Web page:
((WR - March)) Let's go camping

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One day, on a crisp Autumn morning, an apple cart bound for Silvermoon detonated. The blast tore the bridge it was crossing over into rubble, killed the driver, obliterated five hundred gold worth of produce, and threw a nearby orc into a tree.

"How do ya like dem apples?" The medic had joked when Gunheya awoke. The fact that he could not manage a laugh struck the orc as monumentally wrong. The horrible bruising was easy enough to mend, the damage to his mechano-hog far less so. But in time it could all be fixed, he had mended broken equipment and recovered from a broken body countless times before.
Yet that day stuck with the young orc. His hands began to shake whenever he held a gun and the usual calm he had when wiring his explosives disappeared seemingly overnight. He had survived, but the steady hands required for so much of his daily life had not. Day by day, it only grew worse until even the scream of steel upon steel as blades clashed was more than the limb could handle.

"I don't get it." He muttered dully to his glass one night. He had been trained in swordplay since he could grip his first toy sword. He was in the prime of his life, he had seen more buildings detonate and had long lost track of the ammo he had wasted on his enemies, but now the very thought of the gun in his bag sent a shiver down his spine. "It's like i'm afraid of life itself."
The idea only dug its roots deeper in his mind as time passed. Every wagon was given a wide berth, the shooting range was avoided, and the engineer's workshops that he frequented stopped seeing his face entirely.
The shame of his fear only grew until the final humiliation struck in broad daylight. With his mind on the letter in his hands he managed to ignore the wagon that passed by far too close for his liking. When a crack in the road caused it to bounce, an unsecured crate crashed to the stone beside him. There was no thought to his action as he dove into the protective shadow beneath the nearest building. With his hands shaking and heart pounding, he could only stare forlornly out into the public and the surprised expressions that quickly melted into mocking laughter at his cowardice.

It ended for everyone eventually, the life of conflict and danger. His Mother had chosen it when he was conceived, Saurfang chose it when he decided to gamble his life for his beliefs. His mind had decided that he had taken one blow to many and now his brain fought its own war, a battle between survival instincts and the desires of high higher brain, risk versus reward.

In the end, his shame won and  panic lead the way. Get away, his mind demanded, get away from it all.
There were unspoiled, unsettled stretches of land in the Barrens, far from the settlements and goblin operations. Places that were quiet, where his hands stopped shaking and the only worry he had was the weather and what he would eat that night. There were no carts that far away from the road, there were no bombs hidden just out of sight, and the only gun for miles belonged to the quillboar who barely knew how to use them.

Peace had never appealed to him before. He always needed chaos to focus a mind that refused to settle down. His hands needed to fiddle with something, a problem to work out or something to assemble and complete. Pain became a substitute for the usual mess of his workshop and the demands of his job. Hunger, aches, wounds that he was forced to handle without a proper healer. Survival took the place of an ingrained desire to tinker, but never fully as what few materials he had were used for the ease of his life. Electronics had no purpose, blasting powder became a distant memory. The basic structures of wood and rope took precedence over the complicated machinery he had spent his life working on.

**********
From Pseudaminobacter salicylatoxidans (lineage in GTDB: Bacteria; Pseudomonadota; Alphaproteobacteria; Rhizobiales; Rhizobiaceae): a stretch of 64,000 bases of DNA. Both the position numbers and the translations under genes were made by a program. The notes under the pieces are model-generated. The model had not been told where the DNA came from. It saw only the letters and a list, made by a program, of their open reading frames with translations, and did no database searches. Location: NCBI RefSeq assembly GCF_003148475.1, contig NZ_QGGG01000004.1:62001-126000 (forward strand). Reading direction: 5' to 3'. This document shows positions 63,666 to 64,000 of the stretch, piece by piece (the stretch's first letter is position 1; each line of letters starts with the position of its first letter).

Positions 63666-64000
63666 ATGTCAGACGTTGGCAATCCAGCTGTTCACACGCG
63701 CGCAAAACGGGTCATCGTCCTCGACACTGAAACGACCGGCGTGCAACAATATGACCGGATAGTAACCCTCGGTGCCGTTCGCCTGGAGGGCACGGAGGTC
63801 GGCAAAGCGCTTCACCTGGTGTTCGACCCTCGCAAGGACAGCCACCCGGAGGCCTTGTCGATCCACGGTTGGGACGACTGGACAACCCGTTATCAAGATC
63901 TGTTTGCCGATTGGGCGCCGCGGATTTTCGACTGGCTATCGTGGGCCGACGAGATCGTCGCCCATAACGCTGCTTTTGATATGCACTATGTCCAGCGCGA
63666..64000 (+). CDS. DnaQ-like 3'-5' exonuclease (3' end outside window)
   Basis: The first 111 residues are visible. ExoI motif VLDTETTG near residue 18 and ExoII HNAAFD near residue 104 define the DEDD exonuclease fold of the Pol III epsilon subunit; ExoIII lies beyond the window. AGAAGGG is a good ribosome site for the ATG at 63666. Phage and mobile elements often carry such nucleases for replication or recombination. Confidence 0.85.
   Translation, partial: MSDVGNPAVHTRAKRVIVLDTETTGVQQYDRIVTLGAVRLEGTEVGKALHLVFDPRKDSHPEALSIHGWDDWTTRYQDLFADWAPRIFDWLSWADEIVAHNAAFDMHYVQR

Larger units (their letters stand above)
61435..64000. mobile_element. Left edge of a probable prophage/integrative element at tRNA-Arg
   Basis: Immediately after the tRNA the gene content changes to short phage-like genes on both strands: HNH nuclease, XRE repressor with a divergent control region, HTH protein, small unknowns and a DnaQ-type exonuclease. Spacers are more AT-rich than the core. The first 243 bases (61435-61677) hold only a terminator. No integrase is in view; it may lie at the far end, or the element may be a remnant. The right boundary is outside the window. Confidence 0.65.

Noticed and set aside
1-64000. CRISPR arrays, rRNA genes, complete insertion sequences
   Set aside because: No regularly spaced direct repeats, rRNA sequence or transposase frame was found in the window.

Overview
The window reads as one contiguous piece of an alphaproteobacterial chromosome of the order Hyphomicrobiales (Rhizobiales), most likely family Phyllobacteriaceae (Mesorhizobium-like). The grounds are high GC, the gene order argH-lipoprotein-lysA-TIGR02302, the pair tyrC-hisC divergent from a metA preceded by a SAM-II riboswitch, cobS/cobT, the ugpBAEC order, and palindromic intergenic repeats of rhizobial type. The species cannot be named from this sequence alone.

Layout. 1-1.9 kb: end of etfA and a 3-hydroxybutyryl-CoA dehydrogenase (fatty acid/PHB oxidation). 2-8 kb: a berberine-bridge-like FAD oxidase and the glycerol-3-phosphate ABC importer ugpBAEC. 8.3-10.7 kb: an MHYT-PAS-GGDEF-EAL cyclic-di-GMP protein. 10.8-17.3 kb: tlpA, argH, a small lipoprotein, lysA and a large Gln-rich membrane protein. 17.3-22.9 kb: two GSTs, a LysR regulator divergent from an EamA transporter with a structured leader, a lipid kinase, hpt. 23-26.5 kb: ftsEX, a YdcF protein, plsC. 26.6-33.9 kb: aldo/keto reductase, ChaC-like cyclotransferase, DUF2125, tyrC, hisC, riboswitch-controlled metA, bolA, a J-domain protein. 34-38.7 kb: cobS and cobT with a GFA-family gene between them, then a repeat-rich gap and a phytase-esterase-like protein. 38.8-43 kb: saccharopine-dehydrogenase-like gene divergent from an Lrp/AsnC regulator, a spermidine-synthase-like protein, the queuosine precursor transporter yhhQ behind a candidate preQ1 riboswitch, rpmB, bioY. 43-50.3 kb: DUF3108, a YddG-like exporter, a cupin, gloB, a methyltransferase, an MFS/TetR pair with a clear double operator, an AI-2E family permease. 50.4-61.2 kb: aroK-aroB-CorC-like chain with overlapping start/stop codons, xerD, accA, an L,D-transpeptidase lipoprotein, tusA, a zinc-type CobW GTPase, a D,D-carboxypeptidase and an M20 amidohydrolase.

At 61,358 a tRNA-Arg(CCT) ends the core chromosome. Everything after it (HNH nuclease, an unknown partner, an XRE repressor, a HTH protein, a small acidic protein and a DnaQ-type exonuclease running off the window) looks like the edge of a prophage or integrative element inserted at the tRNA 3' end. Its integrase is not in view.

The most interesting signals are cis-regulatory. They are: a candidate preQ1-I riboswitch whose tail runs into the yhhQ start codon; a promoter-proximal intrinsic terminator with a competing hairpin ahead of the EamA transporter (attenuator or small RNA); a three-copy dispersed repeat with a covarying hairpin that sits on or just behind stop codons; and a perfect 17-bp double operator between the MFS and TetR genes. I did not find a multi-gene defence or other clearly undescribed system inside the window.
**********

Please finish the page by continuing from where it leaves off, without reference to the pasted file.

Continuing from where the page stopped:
It did not take long for him to be found, yet one look at the man had his friends reconsider dragging him back. He needed the quiet, the chaos of industry replaced by the slow change of the shifting natural world.

Days became months and as with any place that grew, his camp soon drew unwanted attention. Adventurers approached with interest in tasks to earn themselves better equipment or money. They came to him, hoping that he needed something and eyed his belongings with shameless greed. On occasion, the extra arms were welcome. But more often than not as more visited, poking around his things or even sleeping in his space became a weekly event he found himself checking his belongings not for signs of theft, but for dangers left behind.

Staying in one spot too long invited too much attention.

By the dawn of the next day he was already moving, a pair of coins rattling impotently in his coinpurse and his pack laden with supplies. The next oasis was at least a week away on foot, likely he would have to pray for rain or drain a plant root. A skill he had never even attempted until his time away. The prospect, surprisingly, did not disgust him any longer. Many practices he thought himself above became a daily occurrence by then. The natural world hardly cared for what made you squeamish after all.

All wounds eventually healed, but time and care were the only way to ensure that they healed properly. It was unclear if he could ever return to the front or to society. Survival came before it all, and the simple life without responsibility save for seeing the next day was far more comforting than warm rooms and soft beds. No amount of gold could buy him peace of mind.


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